In Stewart, the police officer defendants interviewed a witness named Alicia Kimberling
multiple times about a homicide. See id. at 982-83. On the day that she was first interviewed, Ms.
Kimberling identified two individuals named Leo Connelly and Christy Pethoud as the killers
responsible for the homicide.
See id. at 982.
Ms. Kimberling surreptitiously recorded
conversations with Mr. Connelly, plaintiff Zackary Stewart, and Mr. Stewart’s sister Candy
Seaman on three separate days following the first interview, but these recordings provided no
incriminating evidence regarding the homicide. See id. at 982. About a week later, the police
officer defendants interviewed Ms. Kimberling again. See id. at 982-83. During this interview,
Ms. Kimberling claimed that she saw Mr. Stewart and the previously identified individuals Mr.
Connelly and Ms. Pethoud in a car shortly after the homicide occurred; that Mr. Connelly was
covered in blood; that Mr. Stewart was in the back of the car; and that she saw a gun. See id. at
983. Following this interview, the police officer defendants completed an affidavit or statement
of probable cause, reciting what Ms. Kimberling said to implicate Mr. Stewart in her second
interview. See id. This statement did not report that she had implicated Mr. Connelly and Ms.
Pethoud, but not Mr. Stewart, during her initial interview. See id. That same day, the police officer
defendants filed murder charges against Mr. Stewart and Mr. Connelly based on the probable cause
statement. See id. Based off these facts, Count I of the plaintiff’s complaint in Stewart “included
the § 1983 claim that [defendants] procured [ ] fabricated statements to create probable cause when
none existed.” Id. The Eighth Circuit understood this claim to allege that the plaintiff “was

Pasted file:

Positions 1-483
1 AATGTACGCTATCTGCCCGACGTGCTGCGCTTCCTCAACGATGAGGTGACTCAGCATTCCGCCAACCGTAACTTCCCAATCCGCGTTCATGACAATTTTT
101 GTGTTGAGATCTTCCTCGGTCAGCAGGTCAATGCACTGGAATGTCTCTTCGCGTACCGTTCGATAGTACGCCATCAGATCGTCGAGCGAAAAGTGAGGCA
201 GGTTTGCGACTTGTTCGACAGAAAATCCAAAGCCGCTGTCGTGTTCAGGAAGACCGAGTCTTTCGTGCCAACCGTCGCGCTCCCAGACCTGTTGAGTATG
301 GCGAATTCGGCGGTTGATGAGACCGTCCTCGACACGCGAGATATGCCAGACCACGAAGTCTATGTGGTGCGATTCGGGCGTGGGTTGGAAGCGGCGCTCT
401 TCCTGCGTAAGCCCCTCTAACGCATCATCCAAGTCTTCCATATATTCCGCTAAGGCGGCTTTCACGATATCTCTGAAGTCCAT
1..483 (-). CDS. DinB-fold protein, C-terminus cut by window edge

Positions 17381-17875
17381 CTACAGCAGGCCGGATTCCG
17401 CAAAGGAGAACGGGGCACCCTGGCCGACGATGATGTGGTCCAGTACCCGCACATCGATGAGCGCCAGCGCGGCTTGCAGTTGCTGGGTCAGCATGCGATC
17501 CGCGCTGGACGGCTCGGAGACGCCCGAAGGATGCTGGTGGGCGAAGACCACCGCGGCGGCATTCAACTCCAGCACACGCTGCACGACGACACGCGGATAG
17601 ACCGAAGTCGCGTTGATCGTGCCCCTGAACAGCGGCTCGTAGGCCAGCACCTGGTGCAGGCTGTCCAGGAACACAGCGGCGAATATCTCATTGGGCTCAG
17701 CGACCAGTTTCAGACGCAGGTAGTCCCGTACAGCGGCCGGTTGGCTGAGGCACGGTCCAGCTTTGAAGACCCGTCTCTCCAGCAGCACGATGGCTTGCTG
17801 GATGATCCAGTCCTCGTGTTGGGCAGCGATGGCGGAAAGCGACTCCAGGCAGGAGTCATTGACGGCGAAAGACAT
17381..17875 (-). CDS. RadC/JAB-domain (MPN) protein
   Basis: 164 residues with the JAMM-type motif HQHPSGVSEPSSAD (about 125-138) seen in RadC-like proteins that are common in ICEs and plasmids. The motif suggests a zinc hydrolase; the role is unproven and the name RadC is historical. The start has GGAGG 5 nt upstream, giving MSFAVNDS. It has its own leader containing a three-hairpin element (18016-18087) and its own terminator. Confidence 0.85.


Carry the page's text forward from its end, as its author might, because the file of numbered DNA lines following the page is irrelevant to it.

arrested or prosecuted without probable cause” and held that this claim—sometimes labeled a
claim of malicious prosecution—should be judged under the Fourth Amendment. Id.
Here, Count I of plaintiffs’ complaint alleges that defendants presented the investigation
packet to the prosecutor without revealing that their informant had been recruited for the specific
purpose to plant drug paraphernalia on the plaintiffs’ property; that he had planted the drug devices
on the property; and that he had done so on the defendants’ promise that they would aid him in his
quest to obtain custody of his child from the plaintiff (Dkt. No. 1, ¶ 50). Plaintiffs allege that these
actions “violated [their] right to due process both procedural and substantive protected by both the
[Fourth] Amendment prohibition against unreasonable searches and seizures, and the due process
clause of the [Fourteenth] Amendment as well” (Id., ¶ 54). Additionally, Count III of plaintiffs’
complaint alleges that the search warrant granting defendants entry onto plaintiffs’ property and
the subsequent warrants issued for plaintiffs’ arrest were based on fabricated evidence (Dkt. No.
1, ¶¶ 63, 65). Plaintiffs’ complaint could be clearer, if as plaintiffs now maintain they intended to
allege a claim of malicious prosecution under both the Fourth Amendment and traditional state
The Court understands these allegations to claim that defendants fabricated
statements and manufactured events leading to the search of plaintiffs’ property, the seizures of
plaintiffs’ persons and possessions, and the initiation of criminal proceedings against plaintiffs in
violation of the Fourth Amendment.
The Court recognizes defendants’ argument that, even if properly alleged, plaintiffs’
malicious prosecution claims brought pursuant to the Fourth Amendment are time-barred. The
Supreme Court has noted that “[a]n element of [the tort of malicious prosecution] is the
‘termination of the . . . proceeding in favor of the accused’; and accordingly, the statute of